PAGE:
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Frontiers of Earth Science

Front. Earth Sci.    2019, Vol. 13 Issue (2) : 262-276
Evolution model of a modern delta fed by a seasonal river in Daihai Lake, North China: determined from ground-penetrating radar and trenches
Beibei LIU1, Chengpeng TAN2,3(), Xinghe YU4, Xin SHAN3, Shunli LI4
1. College of Geosciences, China University of Petroleum, Beijing 102249, China
2. School of Geoscience and Technology, Southwest Petroleum University, Chengdu 610500, China
3. Key Laboratory of Marine Sedimentology and Environmental Geology, First Institute of Oceanography, State Oceanic Administration, Qingdao 266061, China
4. School of Energy Resources, China University of Geosciences (Beijing), Beijing 100083, China
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While deltas fed by seasonal rivers are common in modern sedimentary environments, their characteristics remain unclear as compared to those fed by perennial rivers. This study identifies a small delta discharged by a seasonal stream flowing into Daihai Lake, in northern China, which is driven by ephemeral and high-energy flood events. Detailed 3D facies architecture was analyzed using ground-penetrating radar (GPR) and sedimentary logs from outcrop and trenches. Four types of radar surfaces, including truncations of underlying inclined strata, weak reflections, and depositional surface of downlap and onlap, were identified. Six radar facies (high-angle oblique-tangential, low-angle subparallel, gently plane parallel, plane-parallel, chaotic, and continuous strong reflection) were identified based on distinctive reflections, including amplitude, continuity, dip, and termination patterns. Five depositional units (Unit A to E) were documented from proximal to distal delta. Seasonal discharge signatures include significant grain-size decrease over short distance, abundant Froude supercritical flow sedimentary structures, poorly developed barforms, and small-scale scour and fill structures. Records of lake-level and sediment budget were evaluated over the past 60 years. In highstand stage (1960–1980), amalgamated channel (Units A and B), and delta front (Unit C) were deposited. In slope stage (1980–1996), the lower deposits (Units A, B, C) were eroded by Unit D with a distinct truncation surface. In lowstand stage, most eroded sediments bypassed the incised channel and accumulated in the distal part, in which a new depositional unit was formed (Unit E). The model demonstrates that deltas fed by seasonal rivers tend to accumulate large amounts of sediments carried by high magnitude floods within short periods.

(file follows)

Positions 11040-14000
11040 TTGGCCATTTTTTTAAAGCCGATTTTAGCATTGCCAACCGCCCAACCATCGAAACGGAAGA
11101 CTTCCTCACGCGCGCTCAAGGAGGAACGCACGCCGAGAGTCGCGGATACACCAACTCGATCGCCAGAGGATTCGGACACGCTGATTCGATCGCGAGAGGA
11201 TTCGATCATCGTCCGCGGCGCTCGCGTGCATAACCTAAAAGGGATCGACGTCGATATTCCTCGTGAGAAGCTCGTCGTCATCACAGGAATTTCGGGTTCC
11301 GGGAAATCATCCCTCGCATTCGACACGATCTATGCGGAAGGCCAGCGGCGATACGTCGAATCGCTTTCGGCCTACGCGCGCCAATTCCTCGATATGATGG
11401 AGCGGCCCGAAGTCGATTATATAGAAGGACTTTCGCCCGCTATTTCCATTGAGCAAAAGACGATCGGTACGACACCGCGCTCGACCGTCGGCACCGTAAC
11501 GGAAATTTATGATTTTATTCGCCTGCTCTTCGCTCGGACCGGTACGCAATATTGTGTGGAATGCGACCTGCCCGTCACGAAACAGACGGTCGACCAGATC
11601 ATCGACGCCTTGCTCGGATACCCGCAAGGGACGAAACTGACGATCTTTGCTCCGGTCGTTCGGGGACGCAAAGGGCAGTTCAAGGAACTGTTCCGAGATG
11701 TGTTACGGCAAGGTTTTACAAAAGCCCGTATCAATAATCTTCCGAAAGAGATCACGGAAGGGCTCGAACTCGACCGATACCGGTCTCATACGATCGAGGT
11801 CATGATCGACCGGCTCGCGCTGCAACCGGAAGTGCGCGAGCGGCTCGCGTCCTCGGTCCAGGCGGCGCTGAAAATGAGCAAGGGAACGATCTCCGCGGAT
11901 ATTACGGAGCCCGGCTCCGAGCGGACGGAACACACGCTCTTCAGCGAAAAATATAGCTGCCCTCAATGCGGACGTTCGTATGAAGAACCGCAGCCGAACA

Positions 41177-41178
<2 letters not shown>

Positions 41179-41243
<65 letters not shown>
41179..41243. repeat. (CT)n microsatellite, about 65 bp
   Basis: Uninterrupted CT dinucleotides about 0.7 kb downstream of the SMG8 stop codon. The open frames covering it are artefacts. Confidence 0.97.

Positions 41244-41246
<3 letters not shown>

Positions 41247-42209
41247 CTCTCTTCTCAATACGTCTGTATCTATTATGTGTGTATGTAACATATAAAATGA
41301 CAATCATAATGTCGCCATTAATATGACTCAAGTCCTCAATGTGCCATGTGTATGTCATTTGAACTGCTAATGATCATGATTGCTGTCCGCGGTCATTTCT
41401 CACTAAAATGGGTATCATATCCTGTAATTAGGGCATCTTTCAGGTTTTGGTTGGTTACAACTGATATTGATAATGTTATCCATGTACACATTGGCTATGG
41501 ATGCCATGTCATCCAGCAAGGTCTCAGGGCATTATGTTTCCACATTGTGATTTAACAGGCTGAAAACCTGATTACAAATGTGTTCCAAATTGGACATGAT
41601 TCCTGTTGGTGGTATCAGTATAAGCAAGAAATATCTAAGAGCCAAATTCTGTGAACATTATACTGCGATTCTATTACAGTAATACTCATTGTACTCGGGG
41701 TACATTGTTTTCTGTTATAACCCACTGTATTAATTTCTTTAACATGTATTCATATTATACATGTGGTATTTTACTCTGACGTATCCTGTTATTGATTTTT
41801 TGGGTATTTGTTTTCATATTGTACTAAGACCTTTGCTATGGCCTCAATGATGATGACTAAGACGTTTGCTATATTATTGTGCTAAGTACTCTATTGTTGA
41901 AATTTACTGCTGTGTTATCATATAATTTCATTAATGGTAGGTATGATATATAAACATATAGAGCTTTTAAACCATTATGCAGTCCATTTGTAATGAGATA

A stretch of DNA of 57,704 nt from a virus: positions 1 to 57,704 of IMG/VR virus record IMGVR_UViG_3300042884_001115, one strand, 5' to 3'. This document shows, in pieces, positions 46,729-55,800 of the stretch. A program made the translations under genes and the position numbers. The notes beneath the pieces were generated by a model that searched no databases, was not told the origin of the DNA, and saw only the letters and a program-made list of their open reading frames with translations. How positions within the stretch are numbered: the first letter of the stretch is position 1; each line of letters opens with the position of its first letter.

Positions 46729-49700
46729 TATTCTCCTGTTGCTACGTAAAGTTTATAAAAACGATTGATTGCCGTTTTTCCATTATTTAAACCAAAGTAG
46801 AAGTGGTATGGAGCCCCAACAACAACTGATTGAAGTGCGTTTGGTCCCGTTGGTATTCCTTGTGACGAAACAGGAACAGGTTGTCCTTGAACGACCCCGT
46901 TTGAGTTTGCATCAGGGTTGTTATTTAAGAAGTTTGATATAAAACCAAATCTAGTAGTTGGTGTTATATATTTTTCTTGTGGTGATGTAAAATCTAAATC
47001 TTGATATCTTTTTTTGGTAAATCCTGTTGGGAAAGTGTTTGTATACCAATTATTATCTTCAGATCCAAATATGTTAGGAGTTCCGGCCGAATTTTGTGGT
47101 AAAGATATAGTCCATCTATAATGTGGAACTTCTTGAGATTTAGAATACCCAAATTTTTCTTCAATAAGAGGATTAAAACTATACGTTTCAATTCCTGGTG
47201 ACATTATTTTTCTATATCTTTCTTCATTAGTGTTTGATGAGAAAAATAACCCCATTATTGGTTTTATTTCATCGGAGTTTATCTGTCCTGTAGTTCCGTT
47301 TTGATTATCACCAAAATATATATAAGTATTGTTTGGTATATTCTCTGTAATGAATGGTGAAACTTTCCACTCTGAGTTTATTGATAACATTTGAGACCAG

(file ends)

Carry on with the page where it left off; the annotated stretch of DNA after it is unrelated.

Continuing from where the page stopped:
Keywords delta evolution      seasonal discharge      ground-penetrating radar      sedimentary architecture      Daihai Lake     
Corresponding Authors: Chengpeng TAN   
Just Accepted Date: 09 November 2018   Online First Date: 18 December 2018    Issue Date: 16 May 2019
 Cite this article:   
Beibei LIU,Chengpeng TAN,Xinghe YU, et al. Evolution model of a modern delta fed by a seasonal river in Daihai Lake, North China: determined from ground-penetrating radar and trenches[J]. Front. Earth Sci., 2019, 13(2): 262-276.
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Beibei LIU
Chengpeng TAN
Xinghe YU
Shunli LI
Fig.1  Study site and location of Daihai Lake. (a) A shaded topographic map of Daihai Lake, showing the drainage system. Data are from SRTM (Shuttle Radar Monitoring Mission). (b) Oblique view of the Bantanzi alluvial system from Google Earth, showing headwater tributaries, main channel and a terminal flow expansion. The area in the dashed block is the study area.